How Does an Organelle get its Shape?

The endoplasmic reticulum is a large membrane-bound organelle that is composed of distinct structural domains including cisternae, tubules, and the nuclear envelope. This elaborate structure allows the ER to extend throughout the entirety of the cytoplasm but despite its breadth and complexity; the ER maintains a single continuous lumen. We are studying how proteins generate and maintain the shape of the various ER domains as well as the functional significance of these domains. Our first mechanistic insight came with the discovery of the Reticulon and DP1/Yop1 family of proteins (Voeltz et al. 2006). These are specialized membrane bound proteins that generate and stabilize the tubular shape of the peripheral ER, as well as help to maintain the curvature at edges of ER cisternae. However, the mechanisms responsible for generating and maintaining ER cisternae are still poorly understood and an interesting question for the future.

Cos-7 cell expressing mCh-Sec61ß. Notice 3 domains of ER; Nuclear envelope, Tubules, and Cisternae

The ER is exceptional in that it contains several defined structural domains, yet it is constantly rearranging its structure. How is the ER able to rapidly alter its structure, and what purpose do these rearrangements serve? Additionally, are the various machineries (such as reticulons) regulated in order to facilitate the dynamic nature of the ER? The importance of these processes is evident during cell division, when the ER undergoes a massive structural rearrangement. The nuclear envelope collapses and the elaborate peripheral ER is reorganized in a manner that does not interfere with chromosome segregation or proper inheritance of organelles into the daughter cell. We hope to work towards understanding the mechanisms responsible for forming various structural domains within the ER and how their dynamic rearrangements are regulated.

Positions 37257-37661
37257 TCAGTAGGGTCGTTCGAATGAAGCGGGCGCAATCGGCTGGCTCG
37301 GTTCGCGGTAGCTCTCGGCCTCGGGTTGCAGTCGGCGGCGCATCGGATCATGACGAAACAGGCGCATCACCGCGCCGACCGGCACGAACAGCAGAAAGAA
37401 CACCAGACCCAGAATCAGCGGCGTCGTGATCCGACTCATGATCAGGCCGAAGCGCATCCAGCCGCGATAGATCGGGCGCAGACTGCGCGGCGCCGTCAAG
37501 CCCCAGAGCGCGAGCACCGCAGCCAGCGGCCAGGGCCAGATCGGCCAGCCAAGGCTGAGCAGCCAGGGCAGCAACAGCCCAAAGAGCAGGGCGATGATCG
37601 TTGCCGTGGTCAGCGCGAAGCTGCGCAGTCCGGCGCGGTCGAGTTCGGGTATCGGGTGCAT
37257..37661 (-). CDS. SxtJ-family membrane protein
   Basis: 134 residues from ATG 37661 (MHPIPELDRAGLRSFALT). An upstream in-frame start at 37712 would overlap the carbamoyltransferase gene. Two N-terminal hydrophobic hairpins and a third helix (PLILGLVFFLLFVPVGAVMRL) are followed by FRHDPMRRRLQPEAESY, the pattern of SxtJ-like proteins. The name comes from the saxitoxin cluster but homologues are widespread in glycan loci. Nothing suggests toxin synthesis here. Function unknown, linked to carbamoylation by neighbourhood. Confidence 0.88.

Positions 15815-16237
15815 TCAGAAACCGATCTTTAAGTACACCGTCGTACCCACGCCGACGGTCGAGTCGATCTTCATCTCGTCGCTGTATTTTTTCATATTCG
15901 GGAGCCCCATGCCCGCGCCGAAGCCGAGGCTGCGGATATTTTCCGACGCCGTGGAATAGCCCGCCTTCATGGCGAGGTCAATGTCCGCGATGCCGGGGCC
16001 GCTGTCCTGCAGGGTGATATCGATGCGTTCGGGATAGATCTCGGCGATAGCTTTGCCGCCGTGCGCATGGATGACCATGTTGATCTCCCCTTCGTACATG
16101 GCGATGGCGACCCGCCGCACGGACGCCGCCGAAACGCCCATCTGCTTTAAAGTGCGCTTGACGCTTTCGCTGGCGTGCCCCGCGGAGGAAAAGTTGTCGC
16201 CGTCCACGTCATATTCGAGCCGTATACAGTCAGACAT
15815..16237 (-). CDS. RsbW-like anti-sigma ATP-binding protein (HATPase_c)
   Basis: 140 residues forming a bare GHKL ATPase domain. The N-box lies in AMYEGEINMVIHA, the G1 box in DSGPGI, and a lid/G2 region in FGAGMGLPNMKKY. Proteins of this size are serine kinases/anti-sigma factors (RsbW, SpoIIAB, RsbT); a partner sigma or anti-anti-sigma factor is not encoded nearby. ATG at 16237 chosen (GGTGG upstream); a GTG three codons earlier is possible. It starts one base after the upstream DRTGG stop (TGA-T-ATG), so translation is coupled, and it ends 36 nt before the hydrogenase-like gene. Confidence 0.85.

Cos-7 cell expressing mCh-Sec61ß (red) and Rtn4a-GFP (green). Notice proliferation of ER tubules and ER tubule bundles due to Rtn4a overexpression.

View our other research projects:

Address: 347 UCB Boulder CO, 80309

Phone: (303) 492-5231

Email: gia.voeltz@colorado.edu

 

Contact

Department of Molecular, Cellular, and Developmental Biology